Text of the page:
Children of Heaven: Choir of Silence, Chapter 30

Chapter 30:

November 23rd, 4233
Hyperion Hive
Outer Reaches
United Terran Concord

Hyperion Prime Command Base

Admiral Hunt threw the datapad in front of Foraker as if it were an indictment. “Seven million dead!” she spat furiously. “And that’s only the conservative figure!”

“I take it then that you’ve heard about the incident in Newfounding.”

“Yes, I fucking well have!” Hunt bristled. “If Gemenez was still alive, I’d have him shot for it, too.”

“He did destroy all of their escort strength, four of their cruisers and two battleships,” Hawthorne pointed out coolly. “From this information, he crippled one, perhaps two others. That’s not the best rate of exchange, but it’s better than he would have done without the minefield.” Unfortunately, the bulk of the reaver fleet had survived. The Lefu escorts had sacrificed themselves to protect their larger ships, drawing the minefields’ fire onto themselves and without Magpie One to override them, the missiles had wasted themselves on a comparative handful of light warships.

The cruisers had screened the battleships from T5 156 long enough for them to re-order their formation and the carriers’ reserve HAVOCs to come screaming down Gemenez’s throat. Gettysburg had hulked one of the Evea’shi battleships, but its Code Black upload confirmed that even before the Lefu was crippled, a second enemy battleship gutted its Concordat attacker. What had been planned as an operation to catch the Lefu between Newfoundings defenders and its minefields degenerated into a killing field with the Concordat forces the ones beset by fighter attacks from the fore and rear, sealing them into energy range combat with the Lefu.

What happened to Belligerent was repeated a dozenfold that day. Afterwards, the Lefu had consolidated their forces and gone after the planet in a long grazing strike, bombarding the orbital works from range. Once Newfoundings out-of-date OWPs were down, the Lefu had cautiously approached the planet, dropping nukes on several of the largest cities. Luckily, their slow approach had given government personnel more time to evacuate the cities. Not many more people were saved, but enough to count for something.

The Lefu had retreated when they’d picked up an incoming hyper wake. Captain Silas Varn, whom Foraker was going to see got a medal, right next to his official reprimand. He had disobeyed orders and broken ranks with his handful of Q-ships and system defence vessels, running towards the hyper limit. Once in hyperspace, he’d ordered his ships to disable much of their hyper systems’ safeties and doubled back, appearing as a much larger relief force. The Lefu, already hurting from Gemenez’s assault, had bought the deception and withdrawn. Almost a third of Newfounding’s orbital industry and thousands had survived because of Varn’s actions.

Hunt, however, was not impressed. “And in return, we lose twenty cruisers, six heavy cruisers, seven destroyers and frigates, sixteen battleships, three OWPs, four orbiting industrial platforms, three cities – do you want me to go on?”

“No, I think that’s enough.”

“Is it? Are you sure? Newfounding’s entire industry is gone, Hawthorne.” Hunt’s voice got very quiet. “I recommended diverting one of our BCVs to Newfounding. You overruled me. If Gemenez had had HAVOCs, he would have been able to prevent the Lefu from rolling their fighters through the minefield.”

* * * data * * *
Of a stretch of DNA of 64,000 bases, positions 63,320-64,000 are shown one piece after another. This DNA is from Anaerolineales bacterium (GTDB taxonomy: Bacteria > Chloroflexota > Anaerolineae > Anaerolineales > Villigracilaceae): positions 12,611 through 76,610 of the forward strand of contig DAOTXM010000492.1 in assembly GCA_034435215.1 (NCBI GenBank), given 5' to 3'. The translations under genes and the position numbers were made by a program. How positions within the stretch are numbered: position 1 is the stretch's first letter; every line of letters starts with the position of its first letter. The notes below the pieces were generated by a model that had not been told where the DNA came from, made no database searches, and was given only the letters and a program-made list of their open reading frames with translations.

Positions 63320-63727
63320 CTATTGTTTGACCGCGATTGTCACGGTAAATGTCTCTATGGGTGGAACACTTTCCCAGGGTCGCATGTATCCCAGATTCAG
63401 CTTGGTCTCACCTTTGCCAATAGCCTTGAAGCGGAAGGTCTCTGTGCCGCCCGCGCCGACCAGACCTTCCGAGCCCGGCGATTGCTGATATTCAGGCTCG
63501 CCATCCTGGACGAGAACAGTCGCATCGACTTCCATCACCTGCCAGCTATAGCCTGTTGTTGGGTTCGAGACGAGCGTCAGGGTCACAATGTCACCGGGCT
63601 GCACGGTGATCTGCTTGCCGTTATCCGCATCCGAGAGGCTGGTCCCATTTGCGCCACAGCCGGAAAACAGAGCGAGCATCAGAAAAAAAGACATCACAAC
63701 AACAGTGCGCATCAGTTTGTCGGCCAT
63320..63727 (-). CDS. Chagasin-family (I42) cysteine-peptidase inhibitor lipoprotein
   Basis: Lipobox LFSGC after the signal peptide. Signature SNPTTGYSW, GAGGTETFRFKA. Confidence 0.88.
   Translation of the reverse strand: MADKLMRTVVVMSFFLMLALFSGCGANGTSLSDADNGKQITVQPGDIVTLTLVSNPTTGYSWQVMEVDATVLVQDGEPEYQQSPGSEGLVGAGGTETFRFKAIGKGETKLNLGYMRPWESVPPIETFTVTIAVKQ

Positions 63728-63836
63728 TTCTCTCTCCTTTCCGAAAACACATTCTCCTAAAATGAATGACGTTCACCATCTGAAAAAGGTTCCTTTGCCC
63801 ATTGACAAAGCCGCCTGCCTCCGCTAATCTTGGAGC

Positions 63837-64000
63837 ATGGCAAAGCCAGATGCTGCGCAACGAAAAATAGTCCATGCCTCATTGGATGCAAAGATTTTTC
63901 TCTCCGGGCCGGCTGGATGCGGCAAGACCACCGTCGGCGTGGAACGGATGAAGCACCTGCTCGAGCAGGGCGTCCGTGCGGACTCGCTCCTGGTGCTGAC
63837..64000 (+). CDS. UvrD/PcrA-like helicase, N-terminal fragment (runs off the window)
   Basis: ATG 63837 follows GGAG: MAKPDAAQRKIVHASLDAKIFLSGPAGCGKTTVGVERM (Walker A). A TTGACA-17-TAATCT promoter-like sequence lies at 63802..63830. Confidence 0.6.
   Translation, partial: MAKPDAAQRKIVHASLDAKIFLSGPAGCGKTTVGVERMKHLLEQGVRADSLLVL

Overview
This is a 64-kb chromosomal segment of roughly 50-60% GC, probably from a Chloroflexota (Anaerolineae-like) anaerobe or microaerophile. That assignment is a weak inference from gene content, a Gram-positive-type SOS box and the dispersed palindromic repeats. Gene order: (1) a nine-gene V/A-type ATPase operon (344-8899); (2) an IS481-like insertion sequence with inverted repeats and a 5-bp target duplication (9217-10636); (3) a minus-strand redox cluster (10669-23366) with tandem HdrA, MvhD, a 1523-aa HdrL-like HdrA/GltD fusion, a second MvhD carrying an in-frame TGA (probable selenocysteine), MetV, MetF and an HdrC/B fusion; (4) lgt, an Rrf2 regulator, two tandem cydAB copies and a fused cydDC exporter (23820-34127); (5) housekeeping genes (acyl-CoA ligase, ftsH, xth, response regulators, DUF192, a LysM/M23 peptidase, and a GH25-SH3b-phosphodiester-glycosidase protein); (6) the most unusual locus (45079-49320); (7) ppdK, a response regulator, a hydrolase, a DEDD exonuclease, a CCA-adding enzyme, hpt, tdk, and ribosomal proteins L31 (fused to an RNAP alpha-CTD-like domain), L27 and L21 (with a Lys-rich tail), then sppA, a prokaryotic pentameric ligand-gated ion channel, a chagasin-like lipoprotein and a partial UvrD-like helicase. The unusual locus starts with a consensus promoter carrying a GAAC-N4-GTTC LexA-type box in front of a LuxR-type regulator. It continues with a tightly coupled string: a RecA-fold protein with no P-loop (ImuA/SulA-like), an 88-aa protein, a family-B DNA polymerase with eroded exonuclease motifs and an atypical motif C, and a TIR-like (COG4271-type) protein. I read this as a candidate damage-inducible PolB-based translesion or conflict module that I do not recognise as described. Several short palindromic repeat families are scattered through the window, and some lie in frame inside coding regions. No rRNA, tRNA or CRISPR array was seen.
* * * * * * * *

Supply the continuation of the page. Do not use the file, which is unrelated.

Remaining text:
“It’s possible. Or it’s possible that we’d be talking about the same thing, albeit with a slightly larger casualty list. Hindsight makes it easy to assign blame, doesn’t it, Alicia? We both agreed that Newfounding was not vital enough to warrant high-value assets. As it turns out, we were wrong.” They glared into each other’s eyes for a long moment before Hunt pulled away, stalking towards the door.

“Yes, we were.” She paused just before walking through it, looking back at Hawthorne with her flinty eyes. “While you’re coddling Archer and her pet, that thing’s, companions are rampaging through Concordat territories. Seven million are dead because I accepted your recommendations. Seven million people, sir. This has to stop.”

The door slammed shut and Foraker slumped back into his seat. “It will,” he announced to the air. “It will.”



Kanis sat in his office, his eyes scanning the list of names that Daemon brought to his attention. Casualties from Purgatory Three. His mistake. He’d allowed himself to be tricked by the Enemy and it had cost him, his element and his brothers and sisters. Not as much as it had cost the Enemy, perhaps, but it was still a dire price. He ghosted a hand over the console, the gesture bringing one file in particular to his attention.

Pilot Third Rank Helia Trelii. She who’d discovered the ambush. Her Fire Knife had been crippled and the pilot herself was badly injured, but she’d been recovered by one of her wingmates. She was still in critical condition, but if she survived the next few days, the outlook was optimistic. Even if she never woke up, Kanis would see to it that she was now Pilot Second Rank. It was about the only thing that he could do for her.

The Enemy were resourceful, he would give them that. There were other things he would like to give them and they all originated from Daemon Rising’s weapons ports. Because of the Enemy’s actions – because he’d been arrogant – he’d lost his supporting units. Sentinel Nine was the nearest replenishment site, but Command was establishing a foothold on one of the buffer systems. However, proper facilities there were not yet on-line, so he would fall back to Sentinel Nine – the system the Enemy called Priorii.

Daemon called for his attention and he felt what it had detected; a courier boat from the main Fleet body had arrived.

A slow, thin smile on his lips formed as Kanis read the dispatch. Bereavement’s Canticle had launched.